Finally, there are important implications for teachers of computer science. In the US, students achieve significantly lower scores in mathematics than in many other countries due in part to insufficiently qualified teachers. It would be a serious problem if we failed to produce teachers able to impart their computing expertise to the younger generation.
As a visionary who recognized the profound impact of computers on society, what advice would you give to young people considering careers in computing?
Young people who are considering computing careers are undoubtedly aware of the growing job opportunities for recent graduates. I would only suggest that they take courses in leading computer-related fields (e.g. Computer Security, Big Data, Quantum Computing). They should also be aware of new computing applications and alternative educational opportunities (e.g. haptic sensing, 3D printers, financial applications, robotics, artificial intelligence, Massively Open Online Courses). They should also know that teachers with mathematics and computer science backgrounds are likely to be in demand for a long time.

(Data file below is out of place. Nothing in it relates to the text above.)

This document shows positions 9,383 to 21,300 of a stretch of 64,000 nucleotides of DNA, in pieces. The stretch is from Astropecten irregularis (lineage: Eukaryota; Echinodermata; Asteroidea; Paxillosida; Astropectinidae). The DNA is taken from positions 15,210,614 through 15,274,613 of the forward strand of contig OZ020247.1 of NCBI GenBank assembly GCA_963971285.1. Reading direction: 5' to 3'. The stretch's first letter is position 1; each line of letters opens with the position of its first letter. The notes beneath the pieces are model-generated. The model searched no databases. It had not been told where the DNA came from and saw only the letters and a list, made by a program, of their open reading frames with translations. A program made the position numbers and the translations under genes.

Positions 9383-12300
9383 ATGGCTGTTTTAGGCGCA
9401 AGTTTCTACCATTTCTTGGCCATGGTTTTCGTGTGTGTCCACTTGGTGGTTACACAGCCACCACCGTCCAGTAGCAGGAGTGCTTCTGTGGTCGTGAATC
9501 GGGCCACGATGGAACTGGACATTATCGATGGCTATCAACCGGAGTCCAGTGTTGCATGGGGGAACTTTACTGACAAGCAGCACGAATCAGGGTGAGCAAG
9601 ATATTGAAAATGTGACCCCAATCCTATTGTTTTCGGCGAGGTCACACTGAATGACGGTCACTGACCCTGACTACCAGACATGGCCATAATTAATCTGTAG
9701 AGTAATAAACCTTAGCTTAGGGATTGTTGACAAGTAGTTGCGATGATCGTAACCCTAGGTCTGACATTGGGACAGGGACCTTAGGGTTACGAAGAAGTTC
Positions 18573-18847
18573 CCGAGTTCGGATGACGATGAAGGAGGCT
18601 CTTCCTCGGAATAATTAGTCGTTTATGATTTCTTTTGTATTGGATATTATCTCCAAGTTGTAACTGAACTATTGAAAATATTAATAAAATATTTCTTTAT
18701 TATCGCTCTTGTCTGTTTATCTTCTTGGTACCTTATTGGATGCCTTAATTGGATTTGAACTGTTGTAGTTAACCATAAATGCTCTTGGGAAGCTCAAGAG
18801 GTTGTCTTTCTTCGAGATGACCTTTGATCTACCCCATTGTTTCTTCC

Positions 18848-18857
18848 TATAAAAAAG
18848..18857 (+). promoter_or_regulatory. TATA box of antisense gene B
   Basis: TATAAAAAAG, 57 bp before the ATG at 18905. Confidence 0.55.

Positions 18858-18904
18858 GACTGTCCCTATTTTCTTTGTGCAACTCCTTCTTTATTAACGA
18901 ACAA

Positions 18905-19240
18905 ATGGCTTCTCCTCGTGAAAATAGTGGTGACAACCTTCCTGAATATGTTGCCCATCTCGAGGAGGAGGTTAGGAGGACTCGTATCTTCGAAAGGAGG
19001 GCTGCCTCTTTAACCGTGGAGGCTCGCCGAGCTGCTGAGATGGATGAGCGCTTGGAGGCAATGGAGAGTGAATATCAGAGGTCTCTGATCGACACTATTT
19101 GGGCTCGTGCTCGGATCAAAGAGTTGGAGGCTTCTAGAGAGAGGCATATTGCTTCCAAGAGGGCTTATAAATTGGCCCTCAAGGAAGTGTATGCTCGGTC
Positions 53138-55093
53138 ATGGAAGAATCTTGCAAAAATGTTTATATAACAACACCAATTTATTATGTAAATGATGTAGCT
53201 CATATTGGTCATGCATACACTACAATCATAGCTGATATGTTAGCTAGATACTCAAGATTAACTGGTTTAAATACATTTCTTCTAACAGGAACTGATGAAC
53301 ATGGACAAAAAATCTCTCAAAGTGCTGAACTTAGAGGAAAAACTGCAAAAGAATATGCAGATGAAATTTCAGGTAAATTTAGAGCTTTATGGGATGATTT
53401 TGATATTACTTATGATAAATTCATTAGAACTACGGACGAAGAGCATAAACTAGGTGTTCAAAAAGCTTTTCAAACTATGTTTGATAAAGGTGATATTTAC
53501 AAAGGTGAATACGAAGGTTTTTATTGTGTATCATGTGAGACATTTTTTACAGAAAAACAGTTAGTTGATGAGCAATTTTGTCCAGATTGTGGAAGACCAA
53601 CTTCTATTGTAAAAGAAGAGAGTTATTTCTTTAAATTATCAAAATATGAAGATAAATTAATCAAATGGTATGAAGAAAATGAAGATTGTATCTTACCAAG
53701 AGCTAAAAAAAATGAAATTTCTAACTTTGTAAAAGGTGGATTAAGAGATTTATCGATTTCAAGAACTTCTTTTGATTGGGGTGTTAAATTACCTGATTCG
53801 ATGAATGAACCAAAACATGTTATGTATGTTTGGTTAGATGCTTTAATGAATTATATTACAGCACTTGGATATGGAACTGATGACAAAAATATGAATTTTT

Equally important is advice to students majoring in the social or political sciences or the humanities. In conversations with recent graduates in sociology or psychology who are experiencing difficulty in finding employment, I suggest taking computer courses that introduce them to programming and computing as a problem-solving tool.
Posted November 1st, 2013